"It's nice to know they can't win it. But ultimately, we came here to win this series and we're in a great position to do that," Strauss said. "We'll step on to that plane home pretty unhappy with ourselves if we allow them back in now.

"We understand we've got to be better than we were in this game at the Wanderers. But we're also quite buoyed by the fact we're 1-0 up and have a great opportunity to finish it off, come next week."

Andrew McGlashan is assistant editor of Cricinfo

Comments have now been closed for this article

  • khalfan on January 9, 2010, 22:15 GMT

    YEAh!!! u the great payaz...saving england in 2 tests from losing.But tell me guys is it good for england's future that no.11 saves u from losing?I mean that if no.11 starts saving eng then wat will happen in future.I think its not a positive sign but a negaive sign for england so they shouldnt be happy of this.I know colly and bell produced their best but they didnt last-long till end so i think england should take precautions measures to solve this problem.I will pray to ALLAh that next time i hear that any top order batsmen saves england from losing not a no.11 batsmen.....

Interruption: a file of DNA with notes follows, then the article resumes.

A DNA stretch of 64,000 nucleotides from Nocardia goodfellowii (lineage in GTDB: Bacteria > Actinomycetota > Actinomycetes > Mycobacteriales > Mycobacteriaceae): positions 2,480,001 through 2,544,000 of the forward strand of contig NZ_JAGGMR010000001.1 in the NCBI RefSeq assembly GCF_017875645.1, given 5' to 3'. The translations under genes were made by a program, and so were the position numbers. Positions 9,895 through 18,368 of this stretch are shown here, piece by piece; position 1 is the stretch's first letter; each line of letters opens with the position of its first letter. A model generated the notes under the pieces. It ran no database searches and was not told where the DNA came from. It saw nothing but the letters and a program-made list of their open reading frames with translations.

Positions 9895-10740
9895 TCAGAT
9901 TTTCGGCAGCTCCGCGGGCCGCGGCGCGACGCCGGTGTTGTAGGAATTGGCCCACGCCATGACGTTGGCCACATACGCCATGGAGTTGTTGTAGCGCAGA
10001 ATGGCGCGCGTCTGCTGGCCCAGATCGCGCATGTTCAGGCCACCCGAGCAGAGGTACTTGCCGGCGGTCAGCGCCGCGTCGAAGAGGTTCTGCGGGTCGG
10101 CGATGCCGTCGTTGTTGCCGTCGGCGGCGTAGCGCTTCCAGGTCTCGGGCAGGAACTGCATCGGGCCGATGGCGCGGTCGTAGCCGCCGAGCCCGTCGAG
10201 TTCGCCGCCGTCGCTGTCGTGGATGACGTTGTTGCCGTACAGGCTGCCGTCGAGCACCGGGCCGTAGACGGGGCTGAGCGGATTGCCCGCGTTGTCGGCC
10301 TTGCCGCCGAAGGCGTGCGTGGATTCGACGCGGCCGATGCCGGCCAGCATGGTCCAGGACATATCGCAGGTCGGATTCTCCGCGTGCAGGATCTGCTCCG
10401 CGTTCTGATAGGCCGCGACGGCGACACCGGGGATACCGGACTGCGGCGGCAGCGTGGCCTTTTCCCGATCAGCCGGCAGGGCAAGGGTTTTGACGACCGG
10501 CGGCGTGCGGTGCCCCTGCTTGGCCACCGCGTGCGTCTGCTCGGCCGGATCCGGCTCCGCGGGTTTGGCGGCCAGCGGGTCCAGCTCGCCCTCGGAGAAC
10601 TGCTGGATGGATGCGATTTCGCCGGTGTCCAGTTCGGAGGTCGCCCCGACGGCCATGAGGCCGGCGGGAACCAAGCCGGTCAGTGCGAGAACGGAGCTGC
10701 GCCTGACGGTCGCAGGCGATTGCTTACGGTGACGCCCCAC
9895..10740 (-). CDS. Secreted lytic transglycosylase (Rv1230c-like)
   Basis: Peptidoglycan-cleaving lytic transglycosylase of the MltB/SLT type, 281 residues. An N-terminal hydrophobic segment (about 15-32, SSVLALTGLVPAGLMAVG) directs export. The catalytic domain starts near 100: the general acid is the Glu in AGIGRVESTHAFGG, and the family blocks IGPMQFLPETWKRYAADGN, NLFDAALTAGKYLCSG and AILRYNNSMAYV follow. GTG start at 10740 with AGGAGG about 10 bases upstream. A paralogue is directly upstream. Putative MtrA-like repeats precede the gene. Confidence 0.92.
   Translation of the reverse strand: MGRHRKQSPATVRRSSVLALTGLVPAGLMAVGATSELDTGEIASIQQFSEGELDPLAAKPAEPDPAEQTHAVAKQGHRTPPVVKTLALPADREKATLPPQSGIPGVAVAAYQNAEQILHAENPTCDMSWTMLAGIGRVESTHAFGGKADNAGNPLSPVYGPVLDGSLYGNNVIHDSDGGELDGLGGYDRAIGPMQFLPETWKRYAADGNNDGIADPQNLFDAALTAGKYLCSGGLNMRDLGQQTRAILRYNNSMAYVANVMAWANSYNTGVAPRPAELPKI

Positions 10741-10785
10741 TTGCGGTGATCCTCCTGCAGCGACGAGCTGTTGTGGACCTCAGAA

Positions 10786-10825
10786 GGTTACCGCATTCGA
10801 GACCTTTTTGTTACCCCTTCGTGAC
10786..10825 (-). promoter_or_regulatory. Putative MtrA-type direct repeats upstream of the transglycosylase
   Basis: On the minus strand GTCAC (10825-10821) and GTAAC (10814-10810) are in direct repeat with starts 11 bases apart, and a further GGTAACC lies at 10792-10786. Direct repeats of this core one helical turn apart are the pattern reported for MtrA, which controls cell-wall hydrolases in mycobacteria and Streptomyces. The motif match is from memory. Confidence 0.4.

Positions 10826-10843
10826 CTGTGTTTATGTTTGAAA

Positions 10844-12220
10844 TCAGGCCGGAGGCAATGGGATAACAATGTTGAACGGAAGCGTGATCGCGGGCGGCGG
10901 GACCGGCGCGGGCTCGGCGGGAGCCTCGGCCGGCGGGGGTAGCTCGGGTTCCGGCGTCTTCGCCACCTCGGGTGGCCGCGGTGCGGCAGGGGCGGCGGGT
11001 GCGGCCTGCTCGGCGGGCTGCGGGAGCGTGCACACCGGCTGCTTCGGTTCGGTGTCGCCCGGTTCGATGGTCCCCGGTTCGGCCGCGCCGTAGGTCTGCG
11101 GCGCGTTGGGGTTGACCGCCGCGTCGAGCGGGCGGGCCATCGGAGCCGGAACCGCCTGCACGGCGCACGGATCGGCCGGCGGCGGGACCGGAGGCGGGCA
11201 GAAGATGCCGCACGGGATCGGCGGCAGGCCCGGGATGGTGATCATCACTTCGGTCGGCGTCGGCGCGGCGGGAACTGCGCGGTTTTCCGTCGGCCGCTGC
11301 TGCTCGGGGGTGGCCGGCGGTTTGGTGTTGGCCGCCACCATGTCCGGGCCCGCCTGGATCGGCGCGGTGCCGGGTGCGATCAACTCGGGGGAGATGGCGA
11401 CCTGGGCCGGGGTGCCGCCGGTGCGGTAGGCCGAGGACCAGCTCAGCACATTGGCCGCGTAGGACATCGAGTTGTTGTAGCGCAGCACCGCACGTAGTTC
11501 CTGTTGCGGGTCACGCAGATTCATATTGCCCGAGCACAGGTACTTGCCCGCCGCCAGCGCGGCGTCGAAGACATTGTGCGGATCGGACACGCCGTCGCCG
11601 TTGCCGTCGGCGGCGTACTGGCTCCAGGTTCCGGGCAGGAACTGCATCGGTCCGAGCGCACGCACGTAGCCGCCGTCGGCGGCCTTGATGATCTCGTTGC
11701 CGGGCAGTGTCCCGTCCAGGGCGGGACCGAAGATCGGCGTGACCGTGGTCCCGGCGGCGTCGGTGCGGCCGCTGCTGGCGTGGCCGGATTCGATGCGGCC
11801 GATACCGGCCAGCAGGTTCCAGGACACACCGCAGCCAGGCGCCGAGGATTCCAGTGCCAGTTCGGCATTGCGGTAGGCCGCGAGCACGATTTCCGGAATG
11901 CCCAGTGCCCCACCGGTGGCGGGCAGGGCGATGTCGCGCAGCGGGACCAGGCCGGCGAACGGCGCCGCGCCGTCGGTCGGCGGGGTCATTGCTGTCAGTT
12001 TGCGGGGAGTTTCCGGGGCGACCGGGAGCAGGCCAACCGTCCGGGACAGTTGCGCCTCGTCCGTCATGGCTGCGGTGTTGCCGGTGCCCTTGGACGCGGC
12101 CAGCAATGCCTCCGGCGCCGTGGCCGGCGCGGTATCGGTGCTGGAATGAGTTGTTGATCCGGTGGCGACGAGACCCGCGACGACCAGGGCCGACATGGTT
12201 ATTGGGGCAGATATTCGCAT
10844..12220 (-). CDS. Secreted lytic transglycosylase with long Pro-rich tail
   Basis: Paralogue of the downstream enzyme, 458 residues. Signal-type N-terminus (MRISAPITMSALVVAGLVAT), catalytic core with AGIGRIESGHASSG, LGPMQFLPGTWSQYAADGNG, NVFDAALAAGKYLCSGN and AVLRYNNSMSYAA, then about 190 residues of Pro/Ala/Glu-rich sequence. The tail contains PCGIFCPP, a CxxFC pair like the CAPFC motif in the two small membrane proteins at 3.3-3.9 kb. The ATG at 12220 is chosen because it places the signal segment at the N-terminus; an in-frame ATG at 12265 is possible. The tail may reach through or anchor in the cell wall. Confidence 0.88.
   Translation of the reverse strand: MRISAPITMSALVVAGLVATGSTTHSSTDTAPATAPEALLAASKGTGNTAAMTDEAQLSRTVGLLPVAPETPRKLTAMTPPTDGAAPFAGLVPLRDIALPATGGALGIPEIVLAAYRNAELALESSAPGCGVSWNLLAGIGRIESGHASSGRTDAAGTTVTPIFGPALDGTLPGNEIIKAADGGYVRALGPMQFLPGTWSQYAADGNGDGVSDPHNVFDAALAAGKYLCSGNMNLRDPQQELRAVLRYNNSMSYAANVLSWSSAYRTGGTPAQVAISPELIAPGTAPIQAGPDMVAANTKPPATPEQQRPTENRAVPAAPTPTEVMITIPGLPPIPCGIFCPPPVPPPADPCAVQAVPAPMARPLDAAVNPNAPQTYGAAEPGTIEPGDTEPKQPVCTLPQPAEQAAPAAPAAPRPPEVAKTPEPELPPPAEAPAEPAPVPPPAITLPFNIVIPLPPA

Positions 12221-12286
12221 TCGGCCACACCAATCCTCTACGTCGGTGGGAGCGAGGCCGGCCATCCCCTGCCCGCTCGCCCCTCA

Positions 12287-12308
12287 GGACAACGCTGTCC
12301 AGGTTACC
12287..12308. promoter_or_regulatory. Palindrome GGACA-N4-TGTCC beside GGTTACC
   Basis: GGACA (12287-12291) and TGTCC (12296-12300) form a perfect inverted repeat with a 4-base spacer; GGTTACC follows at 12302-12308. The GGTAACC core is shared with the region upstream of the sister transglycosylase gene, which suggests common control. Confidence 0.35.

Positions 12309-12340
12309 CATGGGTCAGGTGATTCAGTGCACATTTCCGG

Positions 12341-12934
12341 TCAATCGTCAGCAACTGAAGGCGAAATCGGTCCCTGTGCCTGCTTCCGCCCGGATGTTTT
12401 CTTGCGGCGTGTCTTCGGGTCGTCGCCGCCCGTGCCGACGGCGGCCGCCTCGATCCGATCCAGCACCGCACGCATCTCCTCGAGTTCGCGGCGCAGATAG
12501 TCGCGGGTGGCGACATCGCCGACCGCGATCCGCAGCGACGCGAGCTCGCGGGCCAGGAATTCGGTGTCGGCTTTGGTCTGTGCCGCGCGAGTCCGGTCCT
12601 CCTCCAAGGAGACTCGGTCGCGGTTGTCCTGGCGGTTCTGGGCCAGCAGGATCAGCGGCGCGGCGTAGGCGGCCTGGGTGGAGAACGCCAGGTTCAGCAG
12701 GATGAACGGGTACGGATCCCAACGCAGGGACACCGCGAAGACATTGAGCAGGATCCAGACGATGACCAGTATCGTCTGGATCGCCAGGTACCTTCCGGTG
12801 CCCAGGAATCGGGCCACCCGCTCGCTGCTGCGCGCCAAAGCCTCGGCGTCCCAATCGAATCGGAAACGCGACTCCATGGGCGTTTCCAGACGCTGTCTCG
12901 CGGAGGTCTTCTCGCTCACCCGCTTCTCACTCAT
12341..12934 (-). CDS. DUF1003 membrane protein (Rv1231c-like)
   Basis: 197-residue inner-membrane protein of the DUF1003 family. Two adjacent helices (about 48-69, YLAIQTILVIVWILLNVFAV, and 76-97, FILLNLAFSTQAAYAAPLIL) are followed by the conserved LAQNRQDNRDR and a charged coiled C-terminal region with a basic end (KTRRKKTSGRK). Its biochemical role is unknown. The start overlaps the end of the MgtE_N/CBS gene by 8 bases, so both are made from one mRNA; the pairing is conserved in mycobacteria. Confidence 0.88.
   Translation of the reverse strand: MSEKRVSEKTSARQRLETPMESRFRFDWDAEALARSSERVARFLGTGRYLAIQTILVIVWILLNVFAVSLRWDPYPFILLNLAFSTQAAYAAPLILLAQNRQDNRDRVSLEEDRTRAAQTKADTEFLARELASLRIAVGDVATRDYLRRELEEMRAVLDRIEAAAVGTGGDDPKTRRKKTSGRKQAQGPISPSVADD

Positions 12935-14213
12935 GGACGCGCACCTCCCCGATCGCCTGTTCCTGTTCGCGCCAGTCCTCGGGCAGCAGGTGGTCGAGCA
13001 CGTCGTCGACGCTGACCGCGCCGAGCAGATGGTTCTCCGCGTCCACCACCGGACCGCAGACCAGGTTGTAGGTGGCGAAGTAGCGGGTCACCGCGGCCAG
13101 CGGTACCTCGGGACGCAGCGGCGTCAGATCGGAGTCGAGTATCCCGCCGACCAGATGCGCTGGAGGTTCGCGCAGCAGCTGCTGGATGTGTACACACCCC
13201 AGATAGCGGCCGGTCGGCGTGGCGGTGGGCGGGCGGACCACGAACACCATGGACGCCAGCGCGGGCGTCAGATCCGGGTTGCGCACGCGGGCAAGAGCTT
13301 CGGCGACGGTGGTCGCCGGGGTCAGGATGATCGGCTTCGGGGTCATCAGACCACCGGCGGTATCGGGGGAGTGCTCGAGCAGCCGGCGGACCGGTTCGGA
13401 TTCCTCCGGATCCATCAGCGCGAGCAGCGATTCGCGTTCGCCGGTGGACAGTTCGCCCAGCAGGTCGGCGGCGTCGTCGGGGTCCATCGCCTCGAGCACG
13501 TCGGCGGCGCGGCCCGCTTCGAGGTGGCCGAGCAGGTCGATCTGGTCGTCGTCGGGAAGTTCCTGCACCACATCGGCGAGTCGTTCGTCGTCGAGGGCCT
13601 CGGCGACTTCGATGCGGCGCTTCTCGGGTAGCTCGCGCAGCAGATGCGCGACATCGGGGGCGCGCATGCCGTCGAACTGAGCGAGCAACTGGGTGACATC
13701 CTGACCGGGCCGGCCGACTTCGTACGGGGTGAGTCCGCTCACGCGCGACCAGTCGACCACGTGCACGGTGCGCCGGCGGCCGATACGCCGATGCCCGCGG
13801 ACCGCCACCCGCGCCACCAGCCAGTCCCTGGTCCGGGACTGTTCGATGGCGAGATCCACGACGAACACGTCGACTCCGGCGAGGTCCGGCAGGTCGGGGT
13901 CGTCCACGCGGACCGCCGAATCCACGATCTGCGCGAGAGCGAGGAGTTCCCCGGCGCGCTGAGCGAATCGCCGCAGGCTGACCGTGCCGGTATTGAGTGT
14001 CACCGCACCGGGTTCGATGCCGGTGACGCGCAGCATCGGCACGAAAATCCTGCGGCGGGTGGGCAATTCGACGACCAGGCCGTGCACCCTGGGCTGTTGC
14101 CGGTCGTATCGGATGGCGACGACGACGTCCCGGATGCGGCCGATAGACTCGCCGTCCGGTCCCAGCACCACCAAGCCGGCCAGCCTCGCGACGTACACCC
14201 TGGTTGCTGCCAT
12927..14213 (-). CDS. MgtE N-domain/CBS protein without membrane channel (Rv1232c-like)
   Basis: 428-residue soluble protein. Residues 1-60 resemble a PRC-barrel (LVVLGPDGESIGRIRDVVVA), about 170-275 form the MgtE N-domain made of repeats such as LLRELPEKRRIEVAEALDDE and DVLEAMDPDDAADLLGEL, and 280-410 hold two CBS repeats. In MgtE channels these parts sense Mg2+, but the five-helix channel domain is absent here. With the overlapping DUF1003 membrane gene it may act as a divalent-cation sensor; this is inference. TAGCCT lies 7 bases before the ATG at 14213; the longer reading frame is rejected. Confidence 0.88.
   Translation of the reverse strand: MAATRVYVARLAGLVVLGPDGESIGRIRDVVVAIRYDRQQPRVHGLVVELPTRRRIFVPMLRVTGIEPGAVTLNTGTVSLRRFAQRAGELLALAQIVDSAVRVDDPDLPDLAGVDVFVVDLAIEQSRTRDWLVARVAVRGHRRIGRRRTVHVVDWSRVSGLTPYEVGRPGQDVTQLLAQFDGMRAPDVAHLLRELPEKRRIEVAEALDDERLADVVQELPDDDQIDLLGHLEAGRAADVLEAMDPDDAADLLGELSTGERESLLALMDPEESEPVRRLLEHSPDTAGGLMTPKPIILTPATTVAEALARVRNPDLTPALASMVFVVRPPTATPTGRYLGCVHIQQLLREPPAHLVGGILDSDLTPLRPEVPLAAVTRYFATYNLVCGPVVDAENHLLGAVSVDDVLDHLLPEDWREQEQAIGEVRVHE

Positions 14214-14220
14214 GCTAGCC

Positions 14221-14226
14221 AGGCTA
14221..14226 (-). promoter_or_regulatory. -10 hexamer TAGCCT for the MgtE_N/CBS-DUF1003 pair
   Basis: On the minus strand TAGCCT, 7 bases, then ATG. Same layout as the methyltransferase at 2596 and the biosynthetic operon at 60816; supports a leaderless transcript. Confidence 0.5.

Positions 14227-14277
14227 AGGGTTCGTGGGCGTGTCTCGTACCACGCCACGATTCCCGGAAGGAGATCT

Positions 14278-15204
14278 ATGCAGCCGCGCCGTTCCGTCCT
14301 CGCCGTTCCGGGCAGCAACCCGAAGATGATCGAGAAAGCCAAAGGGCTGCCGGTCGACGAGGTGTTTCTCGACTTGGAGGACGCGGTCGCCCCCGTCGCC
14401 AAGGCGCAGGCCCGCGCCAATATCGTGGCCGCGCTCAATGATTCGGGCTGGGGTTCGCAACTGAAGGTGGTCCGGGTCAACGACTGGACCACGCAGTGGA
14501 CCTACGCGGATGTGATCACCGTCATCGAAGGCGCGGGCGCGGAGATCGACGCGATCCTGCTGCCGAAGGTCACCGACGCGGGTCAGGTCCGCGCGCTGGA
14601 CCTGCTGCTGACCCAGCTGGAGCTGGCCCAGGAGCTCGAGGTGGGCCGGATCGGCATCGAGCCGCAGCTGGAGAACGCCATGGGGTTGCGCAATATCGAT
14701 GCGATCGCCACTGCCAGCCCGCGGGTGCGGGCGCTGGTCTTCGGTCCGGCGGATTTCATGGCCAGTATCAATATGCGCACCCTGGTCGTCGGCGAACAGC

• Charles on January 8, 2010, 21:42 GMT